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Don’t Settle

14 February 2014

Your work is going to fill a large part of your life, and the only way to be truly satisfied is to do what you believe is great work. And the only way to do great work is to love what you do. If you haven’t found it yet, keep looking. Don’t settle. As with all matters of the heart, you’ll know when you find it. And, like any great relationship, it just gets better and better as the years roll on. So keep looking until you find it. Don’t settle.

Steve Jobs, Stanford commencement speech, June 2005

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12 Comments to “Don’t Settle”

  1. Which clearly explains Apple’s recent behavior in the e-book pricing anti-trust case.

    They fought it in court. They didn’t settle.

  2. Where’s the part where he says, “and don’t hesitate to screw your friends.”

  3. This is the worst possible advice to give young people.

    “Do what you love” is just fine if you’re wealthy and have the opportunity to look from job to job to find out exactly what it is you love.

    “Do what you love” is fine for those rare few who figure out something that they love doing before they even get into college, and follow the path into a job that makes them happy.

    For the vast majority, “Do what you love” is a lie.

    My philosophy on work: Find a job that you like and can do well. If you stop liking your job, try to find another one. If you can’t do either of those, figure out a way to put up with the job that pays the bills. And jump at the chance to do something else if you can.

    What I love doing is writing. Hasn’t started paying the bills yet. I’ve been “settling” for decades, since I’ve grown fond of eating regularly.

    Steve Jobs’ advice is b.s. for most of us.

  4. I understand why people might not agree with this, but I think if you scratch beneath the surface, it’s profoundly wonderful and true advice.

    It’s not always about what you make money at. Have a day job, if your true love isn’t a money-maker. But once you find what you love, keep it in mind and put your true energy there.

    It may not be how you earn your bread and butter, but it’s your true vocation.

    • 100% agree. That’s the marvelous thing about this new era. Every artist can have an etsy shop. Every writer can publish. It’s a renaissance.

      Nobody has to be defined by what makes them money.

    • That’s not what Jobs is saying. He’s not talking about hobbies, or doing things in your spare time. He’s talking career. He’s saying that only people who love their work can be great. He’s saying that you should not settle for anything less than what you love. His advice is a recipe to be an unhappy person in work for the rest of your life, constantly thinking you’re a failure.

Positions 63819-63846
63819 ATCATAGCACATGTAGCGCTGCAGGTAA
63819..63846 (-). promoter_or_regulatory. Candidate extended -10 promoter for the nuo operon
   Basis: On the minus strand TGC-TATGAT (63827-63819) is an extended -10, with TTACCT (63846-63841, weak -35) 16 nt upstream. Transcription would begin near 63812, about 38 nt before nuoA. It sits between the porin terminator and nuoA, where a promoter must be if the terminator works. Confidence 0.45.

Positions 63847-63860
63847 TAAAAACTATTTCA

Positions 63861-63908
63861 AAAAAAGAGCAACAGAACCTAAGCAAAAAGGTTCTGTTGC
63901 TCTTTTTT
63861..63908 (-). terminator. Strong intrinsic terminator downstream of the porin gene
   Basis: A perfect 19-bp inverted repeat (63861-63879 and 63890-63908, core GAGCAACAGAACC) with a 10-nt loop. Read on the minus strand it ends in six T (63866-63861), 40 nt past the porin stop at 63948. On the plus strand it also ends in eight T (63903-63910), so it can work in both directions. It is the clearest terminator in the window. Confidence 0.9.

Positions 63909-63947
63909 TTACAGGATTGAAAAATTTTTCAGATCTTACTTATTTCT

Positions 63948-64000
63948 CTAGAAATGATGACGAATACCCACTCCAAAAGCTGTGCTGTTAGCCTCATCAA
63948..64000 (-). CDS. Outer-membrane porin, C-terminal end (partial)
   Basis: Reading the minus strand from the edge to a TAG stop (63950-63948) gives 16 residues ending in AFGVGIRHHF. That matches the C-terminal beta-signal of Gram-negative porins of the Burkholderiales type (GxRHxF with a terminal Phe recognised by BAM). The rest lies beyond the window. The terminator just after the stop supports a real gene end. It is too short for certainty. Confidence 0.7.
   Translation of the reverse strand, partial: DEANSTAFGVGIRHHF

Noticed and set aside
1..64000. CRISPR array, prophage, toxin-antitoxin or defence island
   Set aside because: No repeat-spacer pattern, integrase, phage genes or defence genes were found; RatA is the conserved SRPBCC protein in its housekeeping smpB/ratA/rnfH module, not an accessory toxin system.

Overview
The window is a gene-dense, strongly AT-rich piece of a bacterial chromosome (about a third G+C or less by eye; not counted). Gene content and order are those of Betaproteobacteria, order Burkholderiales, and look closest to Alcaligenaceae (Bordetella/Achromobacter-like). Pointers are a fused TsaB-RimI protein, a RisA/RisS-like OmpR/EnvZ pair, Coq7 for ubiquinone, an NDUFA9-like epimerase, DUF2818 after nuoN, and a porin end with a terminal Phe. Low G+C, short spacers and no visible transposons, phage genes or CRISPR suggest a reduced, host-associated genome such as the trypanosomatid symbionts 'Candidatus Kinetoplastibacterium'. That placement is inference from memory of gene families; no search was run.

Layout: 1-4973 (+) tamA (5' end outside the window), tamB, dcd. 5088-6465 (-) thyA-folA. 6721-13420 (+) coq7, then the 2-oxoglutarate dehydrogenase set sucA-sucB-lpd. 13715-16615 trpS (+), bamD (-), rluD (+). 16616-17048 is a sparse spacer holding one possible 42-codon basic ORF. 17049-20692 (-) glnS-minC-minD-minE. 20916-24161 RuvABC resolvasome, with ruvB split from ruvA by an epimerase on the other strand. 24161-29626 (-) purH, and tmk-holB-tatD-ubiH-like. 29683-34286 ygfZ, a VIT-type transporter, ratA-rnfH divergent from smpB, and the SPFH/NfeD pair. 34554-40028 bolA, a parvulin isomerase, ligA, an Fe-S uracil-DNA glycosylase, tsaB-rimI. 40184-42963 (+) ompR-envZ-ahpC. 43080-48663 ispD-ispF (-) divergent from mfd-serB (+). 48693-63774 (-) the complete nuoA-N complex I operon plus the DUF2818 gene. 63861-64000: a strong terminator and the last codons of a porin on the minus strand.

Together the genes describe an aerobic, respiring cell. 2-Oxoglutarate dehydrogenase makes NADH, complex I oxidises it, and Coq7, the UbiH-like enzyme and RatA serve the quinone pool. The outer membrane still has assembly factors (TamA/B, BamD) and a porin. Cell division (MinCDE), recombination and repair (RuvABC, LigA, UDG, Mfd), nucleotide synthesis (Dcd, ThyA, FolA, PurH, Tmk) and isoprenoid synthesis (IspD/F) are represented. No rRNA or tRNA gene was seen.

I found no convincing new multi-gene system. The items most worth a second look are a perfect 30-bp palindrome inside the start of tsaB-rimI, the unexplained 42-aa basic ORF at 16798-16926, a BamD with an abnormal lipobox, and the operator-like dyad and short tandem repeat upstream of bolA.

And the only way to do great work is to love what you do.

      That’s not ambiguous at all. According to Jobs, the ONLY way you can do great work is if you love your work. His advice is horrible for young people.

      • He’s right. The only way to do great work is to love what you do. How can you take pride in work otherwise? What he did not say, “is to do what you love”.

        The difference is finding something to do that you can learn to love, however temporarily. You won’t become great doing what you hate.

  5. I agree with what Steve Jobs says. This advise however, has to be consider carefully by each individual. I know that when I do what I like doing I always succeed, and my life is so much more fulfilled. Of course eating is a fulfillment too, and loving to surf full time does not pay the bills. (I don’t surf)
    Of course ‘don’t settle’ may mean don’t give up and don’t do what you dislike, or take no enemies.

  6. “But of you want to be successful, restrain free trade, create walled gardens so people have to buy only from you, conspire with rivals to keep salaries of engineers down, and push for more visas to hire Indian engineers at lower costs. Idealism is for suckers.”

    But, yeah, “screw other people first” pretty much sums up Jobs’ true beliefs.

  7. Good advice for marriage, bad advice for career.

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